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Elite: Dangerous release date announced for next month


The latest Elite: Dangerous newsletter was just released, and it leads off with the #announcement that the space simulator has an #officialreleasedate: December 16. That’s just 39 days away, and puts paid to #FrontierDevelopments’ promises that the game would be out by the end of the year. The game can be preordered for $50, and eager would-be pilots can jump into the beta immediately for $75 (though only until November 22).

The December 16 release will be for the Windows version of the game; Mac users will have to wait until next year. Customers who buy the game will be able to download both the Windows and Mac versions (when available, obviously), and saved games will work on either platform—Windows users will be able to load their save state on a Mac or vice versa.

Frontier Developments have confirmed that they are evaluating support for the next-gen console platforms XBox One and Playstation 4 and also Linux desktop[tuxradar interview], but the initial release is only planned to support Windows and Mac OS X.

The fourth sequel to the 30-year old watershed space combat simulator Elite, the game came to the public’s attention in late 2012 when the developers launched a Kickstarter campaign to crowdfund the game’s completion. A playable alpha was made available to some Kickstarter backers over the summer of 2013—though access to the alpha could also be purchased after the Kickstarter closed. We dipped our toes into the game in June with the $150 “premium beta” (the beta access fee also included a copy of the released version and all future expansions), and have been in love with the game ever since.

Although the beta versions have been great fun (especially because of the game’s excellent support of the Oculus Rift), the most remarkable thing about the Elite: Dangerous development process has been the consistency with which Frontier Developments has hit its public milestones. Since the release of the premium beta over the summer, Frontier has rigorously shepherded the game through a number of iterations, and at each step the company has nailed both its estimated release dates and also made good on promises to include new gameplay features.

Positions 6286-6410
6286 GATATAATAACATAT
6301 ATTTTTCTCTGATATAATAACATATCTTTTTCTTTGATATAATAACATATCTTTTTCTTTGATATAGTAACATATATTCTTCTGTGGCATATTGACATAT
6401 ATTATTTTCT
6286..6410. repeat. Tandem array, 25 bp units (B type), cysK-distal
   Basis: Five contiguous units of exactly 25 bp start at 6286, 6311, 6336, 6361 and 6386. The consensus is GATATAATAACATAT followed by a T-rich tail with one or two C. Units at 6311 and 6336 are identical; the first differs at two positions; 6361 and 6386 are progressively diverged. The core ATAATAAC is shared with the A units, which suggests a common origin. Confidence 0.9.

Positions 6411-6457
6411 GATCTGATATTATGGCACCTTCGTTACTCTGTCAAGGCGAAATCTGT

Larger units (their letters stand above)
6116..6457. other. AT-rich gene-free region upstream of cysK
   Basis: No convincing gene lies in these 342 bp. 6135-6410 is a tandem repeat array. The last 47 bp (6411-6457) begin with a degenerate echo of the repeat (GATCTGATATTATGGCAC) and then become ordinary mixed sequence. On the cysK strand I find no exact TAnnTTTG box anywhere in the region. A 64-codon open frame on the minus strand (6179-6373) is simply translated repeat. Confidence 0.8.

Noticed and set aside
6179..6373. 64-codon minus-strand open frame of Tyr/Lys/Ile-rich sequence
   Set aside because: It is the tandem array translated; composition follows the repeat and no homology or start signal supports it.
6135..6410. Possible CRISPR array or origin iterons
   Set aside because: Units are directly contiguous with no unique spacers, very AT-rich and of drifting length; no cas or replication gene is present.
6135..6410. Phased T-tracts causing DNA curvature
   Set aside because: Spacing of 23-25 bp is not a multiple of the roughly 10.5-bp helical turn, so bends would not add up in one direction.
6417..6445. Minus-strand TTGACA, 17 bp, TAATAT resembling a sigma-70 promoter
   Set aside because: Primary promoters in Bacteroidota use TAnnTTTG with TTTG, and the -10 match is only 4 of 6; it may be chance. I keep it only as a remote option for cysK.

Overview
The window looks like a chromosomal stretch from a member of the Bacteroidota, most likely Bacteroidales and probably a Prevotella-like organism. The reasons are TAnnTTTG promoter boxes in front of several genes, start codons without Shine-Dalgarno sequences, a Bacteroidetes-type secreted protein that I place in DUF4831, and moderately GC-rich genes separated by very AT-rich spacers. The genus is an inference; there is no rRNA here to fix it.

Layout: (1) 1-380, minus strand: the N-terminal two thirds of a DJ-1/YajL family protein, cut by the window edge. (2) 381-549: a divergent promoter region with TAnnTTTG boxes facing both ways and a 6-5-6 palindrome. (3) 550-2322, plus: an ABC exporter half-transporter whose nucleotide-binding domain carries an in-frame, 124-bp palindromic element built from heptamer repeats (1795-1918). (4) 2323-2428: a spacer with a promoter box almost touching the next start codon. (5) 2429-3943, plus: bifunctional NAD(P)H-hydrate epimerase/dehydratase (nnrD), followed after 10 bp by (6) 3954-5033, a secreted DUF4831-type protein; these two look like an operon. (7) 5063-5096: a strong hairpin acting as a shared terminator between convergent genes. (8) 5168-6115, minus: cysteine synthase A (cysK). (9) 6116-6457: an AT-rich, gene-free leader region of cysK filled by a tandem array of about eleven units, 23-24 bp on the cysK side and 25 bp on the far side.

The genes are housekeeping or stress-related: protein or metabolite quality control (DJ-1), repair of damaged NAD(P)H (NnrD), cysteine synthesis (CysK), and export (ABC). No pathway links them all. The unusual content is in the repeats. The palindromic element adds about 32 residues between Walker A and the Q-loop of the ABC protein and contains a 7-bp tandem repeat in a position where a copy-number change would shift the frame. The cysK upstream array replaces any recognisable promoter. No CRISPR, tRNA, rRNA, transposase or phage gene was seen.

When asked Lead Designer and Elite franchise cofounder David Braben how Frontier had managed to stick so well to schedule—something that few other development houses seem to be able to do these days. The trick, it seems, is being able to make decisions on which features to include and which to drop, and then committing to those decisions. “We have been doing this for a long time now, across many different projects,” he explained. “It has enabled us to gradually grow our development team over the years, and we have a very talented bunch of people with a great blend of experience and youthful enthusiasm who are putting their heart and soul into development, but all of them are used to our processes, which enables us to stay on time. Over the years we have had a diverse output and developed launch titles for new systems, and I think that experience has also helped us to learn to take a step back when making decisions about games and all the different elements within them, to maximize the chance of them being good ones!”

As promised in the Kickstarter campaign, player feedback has played an enormous role in defining the shapes and edges of the Elite: Dangerous gameplay experience. “Developing a game ‘in public’ like this has been a fantastic experience, and the direct communication with our Alpha and Beta backers and their enthusiastic support and constructive feedback has been the highlight,” said Braben.

An archived catalog of community design activity can be viewed at the official Elite: Dangerous design discussion forum, which contains almost all of the game’s design documentation.

Braben is also quick to point out that the release of the game isn’t the end of its development or feature set. The latest newsletter contains a video focusing on “The Future of Elite: Dangerous,” and if the video is any indication, the future will include landing on planets, walking around your ship in first-person mode, and a lot of other neat things:

The future of Elite: Dangerous.

“Yes, there will be more to come, and it won’t stop with the Gamma,” explained Braben, referring to the feature-freeze “gamma” release phase the game is expected to go into prior to release. “Game development isn’t going to stop even in the ‘final’ release, so in that sense, features and content will keep going,” he said.

Speaking of David Braben, he can often be found playing his own game: “Yes, I’m playing as often as I can, and yes I’m Commander Braben, and of course people have killed me,” he responded when I asked him if he spends any time in the Elite universe. In fact, he draws his share of fire: “I’ve seen myself die on YouTube several times already!” he elaborated.

We have high hopes that the release version of Elite: Dangerous will tie together all the great gameplay elements that have been strung throughout the beta. We’ll definitely be giving our impressions as soon as we can get our hands on final code.

Reblogged from: arstechnica